This is an opinion piece.
June 6 is my Daddy’s birthday. He would be 88, but he’ll celebrate his first birthday in Heaven instead.
Daddy passed away at 2:37 in the morning last July 31, just six months and eight days after Mother died. Nothing prepares you to lose both parents in the same year. Some of you have experienced that as well.
I know my parents are with the Lord and Savior, along with many friends and relatives who have also gone on, but I’ve never stopped missing them. And, I never will.
As I write this, I’m wearing one of Dad’s shirts and a pair of his shoes. Several of his shirts fit me, along with a couple of his jackets. I often wear one of his shirts to church on Sunday, because it helps me remember how faithful he was to Liberty Baptist Church. He rarely missed a service until his and Mom’s health started declining.
I appreciate everyone who has helped keep Daddy’s memory alive by sharing stories with me. Mrs. Sadie Bruce, who knew my father since their childhood days in Crossville, shared “a little story why I called him my friend” in a card she mailed me.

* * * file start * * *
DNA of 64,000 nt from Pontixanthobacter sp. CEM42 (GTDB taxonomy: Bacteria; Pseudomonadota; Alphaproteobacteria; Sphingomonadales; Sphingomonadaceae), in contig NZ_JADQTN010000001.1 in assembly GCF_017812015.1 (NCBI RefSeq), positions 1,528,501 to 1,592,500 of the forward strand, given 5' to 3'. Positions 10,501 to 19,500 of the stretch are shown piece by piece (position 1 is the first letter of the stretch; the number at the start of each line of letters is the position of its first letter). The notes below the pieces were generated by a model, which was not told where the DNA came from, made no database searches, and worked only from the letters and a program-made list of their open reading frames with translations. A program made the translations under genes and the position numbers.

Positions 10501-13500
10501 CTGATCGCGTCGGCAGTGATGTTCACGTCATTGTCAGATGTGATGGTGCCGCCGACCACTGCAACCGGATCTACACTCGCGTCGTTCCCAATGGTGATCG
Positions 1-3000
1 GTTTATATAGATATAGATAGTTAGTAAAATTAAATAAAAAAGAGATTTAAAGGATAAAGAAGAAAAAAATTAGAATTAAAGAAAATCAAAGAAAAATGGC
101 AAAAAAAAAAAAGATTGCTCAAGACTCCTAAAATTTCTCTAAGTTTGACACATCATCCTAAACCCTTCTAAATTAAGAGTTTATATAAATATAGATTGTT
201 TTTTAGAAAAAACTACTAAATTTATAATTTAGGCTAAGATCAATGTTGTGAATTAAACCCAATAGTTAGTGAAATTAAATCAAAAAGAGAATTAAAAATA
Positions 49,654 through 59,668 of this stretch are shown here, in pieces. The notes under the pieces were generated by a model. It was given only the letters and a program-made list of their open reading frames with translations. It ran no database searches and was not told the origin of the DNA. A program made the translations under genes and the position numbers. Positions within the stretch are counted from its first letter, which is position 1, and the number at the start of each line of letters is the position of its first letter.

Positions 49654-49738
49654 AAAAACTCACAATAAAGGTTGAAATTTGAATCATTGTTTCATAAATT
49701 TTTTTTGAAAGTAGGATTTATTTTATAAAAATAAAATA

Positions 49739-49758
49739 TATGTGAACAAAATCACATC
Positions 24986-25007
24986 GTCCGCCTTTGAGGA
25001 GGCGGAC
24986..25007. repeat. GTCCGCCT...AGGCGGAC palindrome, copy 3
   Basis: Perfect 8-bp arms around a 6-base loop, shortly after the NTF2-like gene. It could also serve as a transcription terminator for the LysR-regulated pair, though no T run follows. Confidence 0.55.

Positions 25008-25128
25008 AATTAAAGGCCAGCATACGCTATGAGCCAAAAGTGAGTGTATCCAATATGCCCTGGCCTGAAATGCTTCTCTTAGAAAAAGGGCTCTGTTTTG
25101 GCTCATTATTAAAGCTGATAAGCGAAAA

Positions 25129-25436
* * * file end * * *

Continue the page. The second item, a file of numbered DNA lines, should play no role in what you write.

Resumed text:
“He was the kindest, most polite boy (very rare) in elementary,” Mrs. Bruce wrote. “The world needs more like Edwin Allen.”
I couldn’t agree with you more, Mrs. Bruce.
Happy birthday, Daddy. I love you.
Sheri Gaskin celebrates milestone birthday
Sheri Bruce Gaskin is a friend and one of my big supporters. I appreciate her loyalty as a Reporter subscriber through the years.
An outstanding athlete at Crossville during her school days, Sheri was one of the pioneers who helped establish the winning tradition of CHS girls basketball in the mid to late 1970s under the guidance of the late coach Jim May.
Sheri was a fierce competitor, and she passed that down to her children —daughter Ashlee Gaskin Pinyan and son Ryan. The Gaskin siblings were star athletes at Boaz, where Ashlee became the first girls player to score 1,000 points in basketball and strike out 1,000 in softball.
Sheri has beaten the odds throughout her life. She’s battled type 1 diabetes for 55 years. According to the Mayo Clinic’s website, type 1 diabetes has no cure. Treatment focuses on managing blood sugar levels with insulin, diet and lifestyle to prevent complications.
Today, Sheri celebrates her 60th birthday. Happy birthday to my friend and fellow CHS graduate. She’s never complained about her battle with diabetes, and I admire her courage and strength. May the Lord richly bless you, Sheri.
Shannon J. Allen is publisher for The Reporter. He can be reached at email@example.com.